This is part of our series on Male Feminist Theology.
First, I have to say up front: this has been the hardest post of this series (so far). Today we’ll talk about the theology of the Bible, in the next post we’ll talk about the actual content of the Bible. But first, let’s get the big picture again (because it’s been a while).
There’s no such thing as a “neutral” theology. All articulations of theology are more sensitive to certain assumptions and concerns than others. What we historically conceive of as “regular ol’ theology” is, historically speaking, White Western Male Theology.
This series is an attempt to sketch a theology attuned to the heart of God towards our sisters all over the world who suffer more than any other single group. Women are (and always have been) by far the most abused, oppressed, poverty-stricken, and marginalized people globally. Therefore, I think there is a need for theology that speaks to this and frankly, our classical Western theology has come up short.
That’s why in this series on “Male Feminist Theology” I have begun with a view of God which I think can actually speak to the reality of women in this world. Our God is not first and foremost a triumphalist God or patriarchal “other”. Our God is, in his very nature, a Suffering-Unto-Shalom God. Suffering-Unto-Liberation is woven into the very nature and character of God, and each of the Persons of the Trinity. I’ve shown how this is true for the Father, Son, and Holy Spirit.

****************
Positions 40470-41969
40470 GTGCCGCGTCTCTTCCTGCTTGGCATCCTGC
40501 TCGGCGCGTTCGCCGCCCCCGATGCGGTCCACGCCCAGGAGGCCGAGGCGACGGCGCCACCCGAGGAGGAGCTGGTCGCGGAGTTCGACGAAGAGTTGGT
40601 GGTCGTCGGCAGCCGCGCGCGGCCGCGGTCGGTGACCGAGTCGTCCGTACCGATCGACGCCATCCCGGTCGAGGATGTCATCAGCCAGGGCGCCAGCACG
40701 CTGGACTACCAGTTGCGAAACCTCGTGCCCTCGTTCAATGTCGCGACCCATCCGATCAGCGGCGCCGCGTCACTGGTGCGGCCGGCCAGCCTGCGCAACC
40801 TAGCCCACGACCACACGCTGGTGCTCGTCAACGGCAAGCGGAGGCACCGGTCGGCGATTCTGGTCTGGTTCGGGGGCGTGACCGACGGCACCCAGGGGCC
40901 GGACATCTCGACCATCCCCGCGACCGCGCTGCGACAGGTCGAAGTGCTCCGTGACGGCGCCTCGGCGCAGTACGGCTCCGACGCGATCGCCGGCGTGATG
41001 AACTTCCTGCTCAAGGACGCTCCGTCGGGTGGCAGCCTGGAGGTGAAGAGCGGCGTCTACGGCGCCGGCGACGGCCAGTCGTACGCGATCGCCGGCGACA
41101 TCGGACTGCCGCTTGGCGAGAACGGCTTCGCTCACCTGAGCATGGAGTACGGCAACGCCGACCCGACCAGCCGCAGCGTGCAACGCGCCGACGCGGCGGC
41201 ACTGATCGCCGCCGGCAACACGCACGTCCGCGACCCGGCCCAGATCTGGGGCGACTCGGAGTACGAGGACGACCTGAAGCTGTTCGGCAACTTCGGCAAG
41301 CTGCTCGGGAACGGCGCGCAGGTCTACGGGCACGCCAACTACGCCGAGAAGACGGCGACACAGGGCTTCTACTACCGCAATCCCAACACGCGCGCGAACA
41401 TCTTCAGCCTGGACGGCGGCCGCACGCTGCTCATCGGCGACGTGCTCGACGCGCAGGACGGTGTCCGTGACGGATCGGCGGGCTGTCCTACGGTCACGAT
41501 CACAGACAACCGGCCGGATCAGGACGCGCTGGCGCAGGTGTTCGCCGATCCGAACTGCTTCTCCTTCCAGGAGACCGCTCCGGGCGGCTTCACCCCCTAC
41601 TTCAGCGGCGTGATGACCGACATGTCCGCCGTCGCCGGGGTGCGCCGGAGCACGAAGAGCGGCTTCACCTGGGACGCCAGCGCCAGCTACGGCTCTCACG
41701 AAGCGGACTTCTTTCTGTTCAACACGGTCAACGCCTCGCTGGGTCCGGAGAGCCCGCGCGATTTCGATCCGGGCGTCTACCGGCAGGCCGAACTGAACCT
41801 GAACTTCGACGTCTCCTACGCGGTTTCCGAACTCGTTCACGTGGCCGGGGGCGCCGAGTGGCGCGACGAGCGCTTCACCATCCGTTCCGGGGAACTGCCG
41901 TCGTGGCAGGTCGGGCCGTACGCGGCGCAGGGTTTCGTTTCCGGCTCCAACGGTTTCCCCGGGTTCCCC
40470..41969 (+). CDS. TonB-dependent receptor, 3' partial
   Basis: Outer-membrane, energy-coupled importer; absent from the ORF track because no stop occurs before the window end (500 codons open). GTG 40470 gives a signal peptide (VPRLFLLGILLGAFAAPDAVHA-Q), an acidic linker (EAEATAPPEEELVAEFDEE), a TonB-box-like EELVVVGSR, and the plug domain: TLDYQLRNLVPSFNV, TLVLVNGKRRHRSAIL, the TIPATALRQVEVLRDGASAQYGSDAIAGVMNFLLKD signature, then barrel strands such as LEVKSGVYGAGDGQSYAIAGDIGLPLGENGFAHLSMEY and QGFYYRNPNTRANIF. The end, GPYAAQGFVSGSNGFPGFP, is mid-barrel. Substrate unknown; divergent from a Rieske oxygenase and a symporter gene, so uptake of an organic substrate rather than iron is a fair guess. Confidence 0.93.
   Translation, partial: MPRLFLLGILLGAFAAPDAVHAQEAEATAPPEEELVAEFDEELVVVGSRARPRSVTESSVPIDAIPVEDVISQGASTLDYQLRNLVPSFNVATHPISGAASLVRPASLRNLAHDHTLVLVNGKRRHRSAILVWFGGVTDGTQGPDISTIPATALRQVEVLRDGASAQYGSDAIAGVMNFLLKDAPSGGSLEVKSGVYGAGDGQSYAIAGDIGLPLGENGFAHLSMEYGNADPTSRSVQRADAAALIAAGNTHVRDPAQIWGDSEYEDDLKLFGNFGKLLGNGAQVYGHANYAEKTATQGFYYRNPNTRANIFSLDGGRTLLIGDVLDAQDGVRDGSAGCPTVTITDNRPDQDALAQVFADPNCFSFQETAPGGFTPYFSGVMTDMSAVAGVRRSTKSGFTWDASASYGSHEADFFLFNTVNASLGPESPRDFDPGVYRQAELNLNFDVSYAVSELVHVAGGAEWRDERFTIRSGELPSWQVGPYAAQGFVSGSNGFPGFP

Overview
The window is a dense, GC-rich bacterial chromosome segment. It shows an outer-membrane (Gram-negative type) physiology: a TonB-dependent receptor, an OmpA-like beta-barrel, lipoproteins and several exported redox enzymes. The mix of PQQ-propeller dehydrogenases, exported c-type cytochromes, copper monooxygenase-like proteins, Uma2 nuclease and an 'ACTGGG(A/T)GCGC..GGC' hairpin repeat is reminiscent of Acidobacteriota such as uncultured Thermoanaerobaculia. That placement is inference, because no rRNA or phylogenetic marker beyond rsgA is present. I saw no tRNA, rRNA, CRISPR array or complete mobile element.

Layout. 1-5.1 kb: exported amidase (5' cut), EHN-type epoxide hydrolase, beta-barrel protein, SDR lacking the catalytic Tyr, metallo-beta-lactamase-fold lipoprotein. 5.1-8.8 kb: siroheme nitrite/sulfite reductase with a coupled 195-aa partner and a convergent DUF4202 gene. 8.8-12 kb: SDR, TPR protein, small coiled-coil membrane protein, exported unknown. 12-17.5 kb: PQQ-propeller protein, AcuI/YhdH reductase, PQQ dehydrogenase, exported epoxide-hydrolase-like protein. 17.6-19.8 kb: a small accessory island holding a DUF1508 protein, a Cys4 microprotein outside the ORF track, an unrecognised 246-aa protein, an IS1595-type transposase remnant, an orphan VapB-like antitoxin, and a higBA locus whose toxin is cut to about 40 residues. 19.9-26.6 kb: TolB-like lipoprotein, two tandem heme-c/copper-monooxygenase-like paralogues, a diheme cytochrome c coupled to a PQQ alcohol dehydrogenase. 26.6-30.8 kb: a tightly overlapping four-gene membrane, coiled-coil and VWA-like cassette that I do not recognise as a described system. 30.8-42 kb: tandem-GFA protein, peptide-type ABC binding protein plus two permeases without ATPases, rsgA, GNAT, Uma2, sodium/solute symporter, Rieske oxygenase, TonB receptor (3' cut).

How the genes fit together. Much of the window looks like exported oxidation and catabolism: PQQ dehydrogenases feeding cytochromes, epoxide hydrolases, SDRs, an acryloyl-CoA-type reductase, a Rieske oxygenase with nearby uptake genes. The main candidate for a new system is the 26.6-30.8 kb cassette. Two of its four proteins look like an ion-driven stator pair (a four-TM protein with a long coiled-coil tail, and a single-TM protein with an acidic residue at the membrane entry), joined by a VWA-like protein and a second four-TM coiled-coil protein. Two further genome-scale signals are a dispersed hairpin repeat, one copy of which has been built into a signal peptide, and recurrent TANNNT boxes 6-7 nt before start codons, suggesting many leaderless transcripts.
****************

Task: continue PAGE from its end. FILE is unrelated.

Now it’s time to talk about the Bible. Typically, Systematic Theology starts by talking about God and his (or her) unknowability, and then moves to his revealing acts in Creation, Scripture, and Jesus. But for a Male Feminist, I think we should start with the redeeming suffering of the Trinity, and then our view of the Bible should flow out of our view of The Holy Spirit specifically.
As I mentioned in our last post, not only are all the Scriptural words for the Holy Spirit grammatically feminine, but the Spirit’s functions are decidedly Feminine (Giver of Life, Breath, Wind, Comforter, Presence, Woman in Child-Birth, Life Principle, etc.)
Too often, in Evangelicalism, those functions are (at least in practice) treated as functions of Scripture, and not the Holy Spirit. Too many Christians treat the Bible as the primary thing that gives life, comforts, brings God’s presence, and is the primary means by which God creates. But it’s not. The Spirit is. Theologian Letty Russell says:
Divine inspiration means that God’s Spirit has the power to make the story speak to us from faith to faith. The Bible is accepted as the Word of God when communities of faith understand God [by the Spirit] to be speaking to them and through its message.
Okay, so why do I start off with all this?
Ironically, when we make the Bible into a pseudo-deity, we actually “disembody” the way God is revealed in the world. The Bible should be a beautiful witness to the nitty-gritty and messy way God works in the world through cultures and stories and poetry and history. To put it very simply (as Sandra Schneiders does): “The Bible is literally the word of human beings about their experience of God”.
But no. We tend to abstract the Bible as if it exists in a plane above real human life. This over-emphasizes an abstract, “other-worldly” view of how God is known, over and above the embodied, grounded ways God speaks.